Lack of interest in youth baseball among blacks has a lot to do with money

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Yesterday, in that “Baseball is boring” post, I said as an aside that there were other, better reasons why kids are steering away from baseball than its no-fun culture. I will grant that, yes, there is likely some element of that involved, but there are probably more substantive reasons as well.

Economics is the one I’ve been hung up on for a few years now. The expense of youth baseball played at a high level initially. The fact that playing pickup baseball just isn’t the same as pickup basketball and that if you want to develop the skills you’ll need to turn scouts’ heads as a teenager, money matters. Andrew McCutchen said as much in a recent editorial. It’s been talked about for a long time and has spurred Major League Baseball’s recent “One Baseball” initiative.

This story from the News-Journal underscores that as well. The culture of baseball is given a mention way down the page, but first and foremost is this:

In Division I, FBS football programs are allowed to award 85 scholarships. Basketball teams are allowed 13 scholarships, for a roster of no more than 15 players. The maximum number of baseball scholarships is 11.7, for rosters of more than 30 players.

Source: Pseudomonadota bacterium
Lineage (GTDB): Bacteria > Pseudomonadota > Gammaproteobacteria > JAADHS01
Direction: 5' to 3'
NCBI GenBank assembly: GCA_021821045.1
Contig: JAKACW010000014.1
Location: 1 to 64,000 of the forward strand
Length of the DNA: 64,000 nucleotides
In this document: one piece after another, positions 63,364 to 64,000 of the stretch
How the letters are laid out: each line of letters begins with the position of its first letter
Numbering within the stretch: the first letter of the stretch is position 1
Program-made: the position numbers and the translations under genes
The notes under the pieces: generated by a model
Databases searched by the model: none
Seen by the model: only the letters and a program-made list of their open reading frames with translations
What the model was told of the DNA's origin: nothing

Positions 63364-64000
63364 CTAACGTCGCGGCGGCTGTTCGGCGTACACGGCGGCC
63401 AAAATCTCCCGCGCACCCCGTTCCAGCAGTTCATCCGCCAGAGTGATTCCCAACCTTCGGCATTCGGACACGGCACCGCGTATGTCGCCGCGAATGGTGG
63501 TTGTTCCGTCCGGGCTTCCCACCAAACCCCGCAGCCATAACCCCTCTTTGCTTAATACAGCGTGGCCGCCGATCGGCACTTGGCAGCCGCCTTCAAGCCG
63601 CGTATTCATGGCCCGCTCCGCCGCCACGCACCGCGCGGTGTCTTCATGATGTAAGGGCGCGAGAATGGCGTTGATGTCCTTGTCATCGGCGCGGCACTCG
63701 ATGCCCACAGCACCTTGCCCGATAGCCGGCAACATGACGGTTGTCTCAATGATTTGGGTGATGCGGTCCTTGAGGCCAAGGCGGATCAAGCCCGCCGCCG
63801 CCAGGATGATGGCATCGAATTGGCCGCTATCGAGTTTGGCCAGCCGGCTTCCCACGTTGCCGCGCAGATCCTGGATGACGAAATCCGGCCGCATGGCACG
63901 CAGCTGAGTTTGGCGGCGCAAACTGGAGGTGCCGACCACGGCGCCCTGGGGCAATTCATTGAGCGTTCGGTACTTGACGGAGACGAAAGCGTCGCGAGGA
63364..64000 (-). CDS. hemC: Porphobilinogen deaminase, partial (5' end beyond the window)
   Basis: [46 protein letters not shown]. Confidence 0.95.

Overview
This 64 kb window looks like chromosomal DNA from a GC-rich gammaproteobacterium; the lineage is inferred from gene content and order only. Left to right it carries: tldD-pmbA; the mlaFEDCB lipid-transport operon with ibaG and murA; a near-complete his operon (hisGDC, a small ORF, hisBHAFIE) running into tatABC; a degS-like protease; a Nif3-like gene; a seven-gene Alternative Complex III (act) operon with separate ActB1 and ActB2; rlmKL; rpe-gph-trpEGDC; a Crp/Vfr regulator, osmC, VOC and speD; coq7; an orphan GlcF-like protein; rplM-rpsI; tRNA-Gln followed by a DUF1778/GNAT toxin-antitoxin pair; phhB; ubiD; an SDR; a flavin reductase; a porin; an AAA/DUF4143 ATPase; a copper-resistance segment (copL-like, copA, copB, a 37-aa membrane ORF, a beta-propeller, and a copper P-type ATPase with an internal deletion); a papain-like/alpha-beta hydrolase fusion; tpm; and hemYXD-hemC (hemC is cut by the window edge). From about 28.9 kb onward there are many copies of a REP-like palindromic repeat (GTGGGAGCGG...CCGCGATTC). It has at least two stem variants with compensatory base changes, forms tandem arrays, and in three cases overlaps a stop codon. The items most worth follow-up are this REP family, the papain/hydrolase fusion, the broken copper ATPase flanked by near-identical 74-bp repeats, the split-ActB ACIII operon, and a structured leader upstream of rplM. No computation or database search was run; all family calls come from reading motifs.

And because of budget constraints, many Division I baseball programs aren’t even able to offer 11.7 scholarships. So no college baseball player receives a “full ride.”

“I can go play football and get a full scholarship,” Delaware State University baseball coach J.P. Blandin said. “In baseball, a good scholarship offer is 50 percent. A lot of the big schools give 25 percent or 33 percent.”

That, and a mention of how playing basketball is, basically, free.

So, yes, culture matters to some degree. But like most things, it has an awful lot to do with money.

Mets place Noah Syndergaard on 10-day injured list with hamstring strain

Noah Syndergaard
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Mets right-hander Noah Syndergaard has been placed on the 10-day injured list, the club announced Sunday. Syndergaard was removed from Saturday’s outing against the Cardinals after sustaining a bout of tightness in his right hamstring, which now appears to necessitate some time on the shelf.

It’s an unfortunate development for the 26-year-old, who has struggled to pitch to consistent results over his 2019 campaign so far. Through Saturday’s 8-7 win over St. Louis, he carries a 5-4 record in 15 starts with a 4.55 ERA, 2.3 BB/9, 8.8 SO/9, and 2.0 fWAR across 95 innings. He pitched through six solid innings on Saturday, allowing five runs, two walks, and five strikeouts, but couldn’t stay to finish out the seventh and limped off the field after giving up a leadoff single to Yairo Muñoz.

For now, Syndergaard is expected to miss at least one start, though the Mets won’t be able to project a timetable for his return to the mound until he undergoes further evaluation. They also have yet to determine a suitable replacement in the rotation, and MLB.com’s Anthony DiComo suggests that their internal options are currently limited to lefty reliever Seth Lugo, prospect Anthony Kay, and rookie Walker Lockett.